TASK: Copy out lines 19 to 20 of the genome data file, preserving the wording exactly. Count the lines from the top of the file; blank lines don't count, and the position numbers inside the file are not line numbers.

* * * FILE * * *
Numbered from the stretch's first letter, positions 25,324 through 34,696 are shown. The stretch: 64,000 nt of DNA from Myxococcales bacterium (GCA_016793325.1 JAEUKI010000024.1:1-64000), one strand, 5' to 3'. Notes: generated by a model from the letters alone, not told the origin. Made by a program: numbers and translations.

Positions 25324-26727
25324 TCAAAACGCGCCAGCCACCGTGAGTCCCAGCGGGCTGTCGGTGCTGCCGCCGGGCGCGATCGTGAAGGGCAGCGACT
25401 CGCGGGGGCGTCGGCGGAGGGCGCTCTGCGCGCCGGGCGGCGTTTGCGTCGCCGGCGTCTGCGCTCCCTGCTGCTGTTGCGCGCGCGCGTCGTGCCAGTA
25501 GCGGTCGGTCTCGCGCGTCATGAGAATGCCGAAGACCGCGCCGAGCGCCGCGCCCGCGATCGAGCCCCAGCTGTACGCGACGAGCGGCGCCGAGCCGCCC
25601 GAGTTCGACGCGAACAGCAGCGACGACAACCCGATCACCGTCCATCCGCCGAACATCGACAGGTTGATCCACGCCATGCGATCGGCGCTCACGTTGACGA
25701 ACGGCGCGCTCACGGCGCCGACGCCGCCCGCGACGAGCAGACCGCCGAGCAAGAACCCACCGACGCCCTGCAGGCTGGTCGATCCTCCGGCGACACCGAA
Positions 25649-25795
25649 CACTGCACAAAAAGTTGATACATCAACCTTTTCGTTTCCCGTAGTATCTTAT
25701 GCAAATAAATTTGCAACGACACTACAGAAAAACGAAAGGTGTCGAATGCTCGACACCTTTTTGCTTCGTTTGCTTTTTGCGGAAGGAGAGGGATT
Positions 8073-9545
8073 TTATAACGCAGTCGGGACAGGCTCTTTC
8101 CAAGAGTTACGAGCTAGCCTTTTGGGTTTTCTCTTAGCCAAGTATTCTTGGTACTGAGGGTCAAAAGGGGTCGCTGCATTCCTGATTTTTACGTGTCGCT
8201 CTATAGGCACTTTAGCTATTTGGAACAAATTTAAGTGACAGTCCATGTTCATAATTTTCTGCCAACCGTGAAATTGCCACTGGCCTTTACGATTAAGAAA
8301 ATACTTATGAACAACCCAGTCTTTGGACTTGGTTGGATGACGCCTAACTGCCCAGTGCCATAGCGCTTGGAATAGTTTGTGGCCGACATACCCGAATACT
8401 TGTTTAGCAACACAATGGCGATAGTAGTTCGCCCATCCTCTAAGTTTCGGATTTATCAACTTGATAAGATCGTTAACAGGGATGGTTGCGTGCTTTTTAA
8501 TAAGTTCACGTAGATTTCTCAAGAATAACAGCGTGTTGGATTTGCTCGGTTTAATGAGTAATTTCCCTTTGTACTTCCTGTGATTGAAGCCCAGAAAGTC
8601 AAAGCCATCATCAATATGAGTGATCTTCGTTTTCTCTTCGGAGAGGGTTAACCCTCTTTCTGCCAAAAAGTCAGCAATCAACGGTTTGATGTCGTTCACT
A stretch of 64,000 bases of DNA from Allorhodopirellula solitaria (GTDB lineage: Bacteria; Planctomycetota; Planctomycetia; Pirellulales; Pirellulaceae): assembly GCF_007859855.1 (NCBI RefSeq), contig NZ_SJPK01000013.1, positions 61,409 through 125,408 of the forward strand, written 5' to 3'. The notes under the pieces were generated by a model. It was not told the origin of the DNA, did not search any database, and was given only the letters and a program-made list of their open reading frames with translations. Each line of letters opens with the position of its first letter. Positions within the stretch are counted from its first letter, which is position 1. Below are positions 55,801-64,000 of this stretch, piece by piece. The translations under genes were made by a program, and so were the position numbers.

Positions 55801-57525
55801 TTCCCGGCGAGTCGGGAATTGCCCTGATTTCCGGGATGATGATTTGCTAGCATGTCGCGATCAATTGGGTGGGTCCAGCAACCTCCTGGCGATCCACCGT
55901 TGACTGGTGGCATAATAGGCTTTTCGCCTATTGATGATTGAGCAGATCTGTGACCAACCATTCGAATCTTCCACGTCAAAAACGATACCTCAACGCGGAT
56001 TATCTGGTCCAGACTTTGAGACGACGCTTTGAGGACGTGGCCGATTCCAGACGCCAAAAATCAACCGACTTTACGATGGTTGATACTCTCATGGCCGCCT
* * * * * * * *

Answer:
A stretch of 64,000 bases of DNA from Allorhodopirellula solitaria (GTDB lineage: Bacteria; Planctomycetota; Planctomycetia; Pirellulales; Pirellulaceae): assembly GCF_007859855.1 (NCBI RefSeq), contig NZ_SJPK01000013.1, positions 61,409 through 125,408 of the forward strand, written 5' to 3'. The notes under the pieces were generated by a model. It was not told the origin of the DNA, did not search any database, and was given only the letters and a program-made list of their open reading frames with translations. Each line of letters opens with the position of its first letter. Positions within the stretch are counted from its first letter, which is position 1. Below are positions 55,801-64,000 of this stretch, piece by piece. The translations under genes were made by a program, and so were the position numbers.

Positions 55801-57525